Password strengh meter in KNewPasswordDialog

Rolf Eike Beer kde at
Wed Apr 3 23:53:28 BST 2013

Am Mittwoch 03 April 2013, 14:53:40 schrieb Thiago Macieira:
> On quarta-feira, 3 de abril de 2013 22.39.47, Rolf Eike Beer wrote:
> > Also punish all passwords harder
> > that do not contain all types of characters, so a password containing only
> > lowercase characters and numbers needs to be much longer than one also
> > containing specials and uppercase characters.
> You do realise that a password isn't truly random if it has to contain all
> types? I hate when I'm forced to do that.
> For example, here are 10 password generated with keepassx with Upper, lower,
> numbers, minus, underline, and special characters:
> Note how there a few without digits. But since they're all
> randomly-generated using the same method, they all have the same
> probability.
> For custom
> "!@#$%^&*abcdefghijklmnopqrstuvxwyzABCDEFGHIJKLMNOPQRSTUVWXYZ0123456789", I
> get:
> Out of ten, only three got all four types of characters. All *ten* got a
> score lower than 75, which is your threshold for the green colour.

There are 5 types of characters (also in the old algorithm): Uppercase,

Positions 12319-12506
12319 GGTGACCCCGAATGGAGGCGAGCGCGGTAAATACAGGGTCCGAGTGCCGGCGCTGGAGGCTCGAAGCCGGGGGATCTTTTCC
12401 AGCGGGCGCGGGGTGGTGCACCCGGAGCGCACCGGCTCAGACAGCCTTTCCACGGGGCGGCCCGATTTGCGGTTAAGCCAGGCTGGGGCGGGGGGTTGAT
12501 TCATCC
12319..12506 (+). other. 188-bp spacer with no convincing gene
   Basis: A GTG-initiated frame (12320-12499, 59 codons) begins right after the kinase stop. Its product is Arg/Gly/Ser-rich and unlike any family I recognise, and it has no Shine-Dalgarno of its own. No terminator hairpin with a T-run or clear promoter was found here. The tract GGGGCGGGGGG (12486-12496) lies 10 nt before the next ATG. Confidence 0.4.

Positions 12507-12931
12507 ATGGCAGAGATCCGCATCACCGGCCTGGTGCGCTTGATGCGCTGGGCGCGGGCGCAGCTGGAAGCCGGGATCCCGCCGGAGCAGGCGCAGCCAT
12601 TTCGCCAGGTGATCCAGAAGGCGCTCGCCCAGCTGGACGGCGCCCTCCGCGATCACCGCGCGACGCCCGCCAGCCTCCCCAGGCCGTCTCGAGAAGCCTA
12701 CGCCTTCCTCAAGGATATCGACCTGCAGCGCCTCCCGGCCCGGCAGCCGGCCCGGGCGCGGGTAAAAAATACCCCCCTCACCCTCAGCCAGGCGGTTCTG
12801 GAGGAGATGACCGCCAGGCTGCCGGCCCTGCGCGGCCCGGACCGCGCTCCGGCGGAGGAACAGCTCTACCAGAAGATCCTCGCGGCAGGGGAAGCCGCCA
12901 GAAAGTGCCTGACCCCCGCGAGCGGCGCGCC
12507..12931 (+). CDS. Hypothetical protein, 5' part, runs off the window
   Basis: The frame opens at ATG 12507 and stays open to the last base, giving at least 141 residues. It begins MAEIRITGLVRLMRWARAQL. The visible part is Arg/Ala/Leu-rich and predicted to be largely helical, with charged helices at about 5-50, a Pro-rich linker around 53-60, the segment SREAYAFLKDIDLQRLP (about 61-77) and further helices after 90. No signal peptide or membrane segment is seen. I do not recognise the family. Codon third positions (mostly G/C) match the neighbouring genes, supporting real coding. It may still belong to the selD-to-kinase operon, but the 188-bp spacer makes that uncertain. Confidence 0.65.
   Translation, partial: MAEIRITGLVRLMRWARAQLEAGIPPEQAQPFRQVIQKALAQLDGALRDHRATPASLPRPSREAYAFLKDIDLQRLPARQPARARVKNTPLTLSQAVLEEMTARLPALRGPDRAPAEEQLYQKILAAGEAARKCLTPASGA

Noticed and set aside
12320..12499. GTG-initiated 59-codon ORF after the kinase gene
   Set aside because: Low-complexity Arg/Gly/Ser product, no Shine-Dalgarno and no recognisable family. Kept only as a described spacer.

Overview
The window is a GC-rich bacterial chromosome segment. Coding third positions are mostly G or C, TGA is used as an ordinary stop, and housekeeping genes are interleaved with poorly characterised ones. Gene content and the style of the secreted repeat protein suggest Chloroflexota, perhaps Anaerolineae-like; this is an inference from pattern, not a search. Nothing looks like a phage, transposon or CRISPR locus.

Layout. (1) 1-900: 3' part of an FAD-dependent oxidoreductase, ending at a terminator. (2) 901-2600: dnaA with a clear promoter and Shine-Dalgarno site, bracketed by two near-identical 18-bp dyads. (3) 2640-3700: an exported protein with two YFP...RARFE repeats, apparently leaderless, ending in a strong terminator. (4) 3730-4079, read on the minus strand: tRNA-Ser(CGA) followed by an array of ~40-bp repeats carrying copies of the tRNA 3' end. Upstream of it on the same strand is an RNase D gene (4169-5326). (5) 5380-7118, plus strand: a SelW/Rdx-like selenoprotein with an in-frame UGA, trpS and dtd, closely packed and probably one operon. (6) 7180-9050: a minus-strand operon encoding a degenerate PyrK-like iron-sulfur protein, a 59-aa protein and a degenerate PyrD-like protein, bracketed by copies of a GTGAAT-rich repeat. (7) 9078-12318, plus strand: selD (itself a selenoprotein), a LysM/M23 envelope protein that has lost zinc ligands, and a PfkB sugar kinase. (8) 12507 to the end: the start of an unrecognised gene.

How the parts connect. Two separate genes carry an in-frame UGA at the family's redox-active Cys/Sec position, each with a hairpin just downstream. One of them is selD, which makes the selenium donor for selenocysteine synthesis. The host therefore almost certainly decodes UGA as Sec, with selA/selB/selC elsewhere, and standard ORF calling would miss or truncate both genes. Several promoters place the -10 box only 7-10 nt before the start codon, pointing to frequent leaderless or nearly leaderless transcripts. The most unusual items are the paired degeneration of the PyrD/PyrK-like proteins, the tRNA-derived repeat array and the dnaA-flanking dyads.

lowercase vowel, lowercase consonant, digits, and specials. You are right, and 
indeed there are 2 changes to the algorith that I do: penalize sequences and 
penalize too few types. Especially the later part may need some tweaks. From 
my point of view there is no need to divide lowercase characters in 2 classes, 
in an earlier version of my patch I even removed this.

> I generated 100 10-character passwords by base64 encoding /dev/urandom. With
> the old algorithm, 65% of the passwords were 100 points, 20% more between
> 90 and 99 and 10% between 80 and 89. With the new algorithm, only 14
> passwords got 100 points, 21% are between 80 and 99 and 40% of them are
> between 70 and 79 points. There was even one entry that got 30 points.
> I have to increase the password length to 14 characters to 65% of 100
> points. And they're all random.

I have changed my algorithm in some ways and rechecked: removed vowel class, 
divide by one less than we have character classes, and both. Then your random 
passwords give better results with the new algorithm, sometimes even better 
than with the old one. There are a few exceptions (qbF\FdHCy, U2WVF9kLH) that 
still score worse with the new algorithm. One of them has no digit, the other 
no special, so I am not surprised as there are very few transitions between 
character classes in them.

So, yes, you are absolutely right. Suggestions about how to improve that 
absolutely welcome.

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